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RE: XML protocol security

From: Andrew Layman <andrewl@microsoft.com>
Date: Thu, 18 May 2000 14:26:24 -0700
Message-ID: <7CD674FF54FBD21181D800805F57CD540D226D75@RED-MSG-44>
To: xml-dist-app@w3.org
While I agree with many of the points made below in this thread, the fact
that they are considered aspects of SOAP betrays confusion between what is
mandated by the SOAP specification versus permitted by it.  
 
The SOAP specification is not intended to be a soup-to-nuts design of every
feature that applications might find useful.  Rather, it is predicated on
the idea that specifications should be layered and composable, and so SOAP
defines just the bare essentials of an envelope and a distributed
extensibility mechanism.  That extensibility mechanism is particularly
important, since, unlike many more rigid protocol designs, it allows
features to be added to a message in a reliable way. Instead of building all
features into the base protocol, SOAP gives the sender of a message a way to
mark elements to indicate that they are required extensions to the protocol
(see the soap-env:mustUnderstand attribute).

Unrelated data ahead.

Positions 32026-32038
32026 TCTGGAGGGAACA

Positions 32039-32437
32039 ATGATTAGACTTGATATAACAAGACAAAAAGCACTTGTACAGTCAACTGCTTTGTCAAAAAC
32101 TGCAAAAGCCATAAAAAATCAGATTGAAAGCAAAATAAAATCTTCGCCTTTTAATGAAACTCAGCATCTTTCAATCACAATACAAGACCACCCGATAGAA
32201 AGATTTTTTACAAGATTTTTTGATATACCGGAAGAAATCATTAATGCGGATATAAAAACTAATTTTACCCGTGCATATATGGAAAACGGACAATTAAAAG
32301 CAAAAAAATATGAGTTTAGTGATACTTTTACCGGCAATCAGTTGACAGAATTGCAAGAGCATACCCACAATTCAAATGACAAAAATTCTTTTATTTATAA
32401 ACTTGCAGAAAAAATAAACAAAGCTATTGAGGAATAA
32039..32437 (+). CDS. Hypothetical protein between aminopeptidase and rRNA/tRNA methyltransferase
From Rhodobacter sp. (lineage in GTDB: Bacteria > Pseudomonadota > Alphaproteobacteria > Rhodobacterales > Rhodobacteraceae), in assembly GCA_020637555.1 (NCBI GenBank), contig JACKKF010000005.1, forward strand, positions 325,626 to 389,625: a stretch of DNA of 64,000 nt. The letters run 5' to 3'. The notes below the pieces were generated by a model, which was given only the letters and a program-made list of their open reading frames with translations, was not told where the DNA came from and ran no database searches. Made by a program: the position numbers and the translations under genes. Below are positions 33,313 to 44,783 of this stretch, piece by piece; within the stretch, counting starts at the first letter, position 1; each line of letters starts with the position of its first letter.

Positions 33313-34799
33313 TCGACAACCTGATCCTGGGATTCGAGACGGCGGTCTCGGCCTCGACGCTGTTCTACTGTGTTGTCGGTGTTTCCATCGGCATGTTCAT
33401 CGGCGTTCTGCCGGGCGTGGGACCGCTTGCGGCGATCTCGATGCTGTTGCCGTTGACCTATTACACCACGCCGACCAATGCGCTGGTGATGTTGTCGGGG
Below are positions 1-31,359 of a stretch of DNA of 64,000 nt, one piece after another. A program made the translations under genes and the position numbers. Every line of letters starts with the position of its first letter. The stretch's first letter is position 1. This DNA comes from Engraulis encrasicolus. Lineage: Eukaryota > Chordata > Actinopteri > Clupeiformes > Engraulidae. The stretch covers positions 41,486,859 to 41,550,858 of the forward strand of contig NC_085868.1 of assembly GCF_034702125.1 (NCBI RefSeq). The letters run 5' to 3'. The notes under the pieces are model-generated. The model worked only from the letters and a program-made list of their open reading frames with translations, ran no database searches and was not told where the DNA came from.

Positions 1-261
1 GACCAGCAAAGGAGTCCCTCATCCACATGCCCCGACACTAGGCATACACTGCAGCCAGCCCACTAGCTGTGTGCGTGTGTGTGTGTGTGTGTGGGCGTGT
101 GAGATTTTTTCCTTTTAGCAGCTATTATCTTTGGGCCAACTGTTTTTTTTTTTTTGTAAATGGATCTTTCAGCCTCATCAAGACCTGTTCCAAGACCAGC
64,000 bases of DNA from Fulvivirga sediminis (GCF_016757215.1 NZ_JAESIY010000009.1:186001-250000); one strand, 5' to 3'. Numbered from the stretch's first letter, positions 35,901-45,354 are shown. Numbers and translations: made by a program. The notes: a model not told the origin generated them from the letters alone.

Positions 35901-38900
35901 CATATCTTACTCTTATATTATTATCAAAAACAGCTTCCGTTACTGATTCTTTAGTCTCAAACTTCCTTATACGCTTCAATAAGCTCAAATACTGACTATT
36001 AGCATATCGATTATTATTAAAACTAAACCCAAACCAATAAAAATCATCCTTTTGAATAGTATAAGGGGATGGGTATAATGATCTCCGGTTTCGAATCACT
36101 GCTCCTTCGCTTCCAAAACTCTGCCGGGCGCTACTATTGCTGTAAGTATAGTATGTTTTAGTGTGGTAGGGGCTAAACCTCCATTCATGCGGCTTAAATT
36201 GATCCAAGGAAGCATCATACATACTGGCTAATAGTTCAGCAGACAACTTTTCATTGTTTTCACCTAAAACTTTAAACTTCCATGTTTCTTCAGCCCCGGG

For example, the SOAP spec does not require or forbid object references.
Object references, and everything attendant to them, are compatible with
SOAP but properly should appear in separate specification.  'The discussion
of whether object references are a good or bad idea is not something that
the SOAP specification per se takes a stand on. If however, a particular
message relies on object references per a certain specification, SOAP
provides the soap-env:mustUnderstand attribute so that this fact can become
part of that message's contract.  
 
Similarly, a security model is not built into SOAP.  But, whatever security
model is chosen as valuable, it can be added to a SOAP message in a reliable
way.
Received on Thursday, 18 May 2000 17:27:03 GMT

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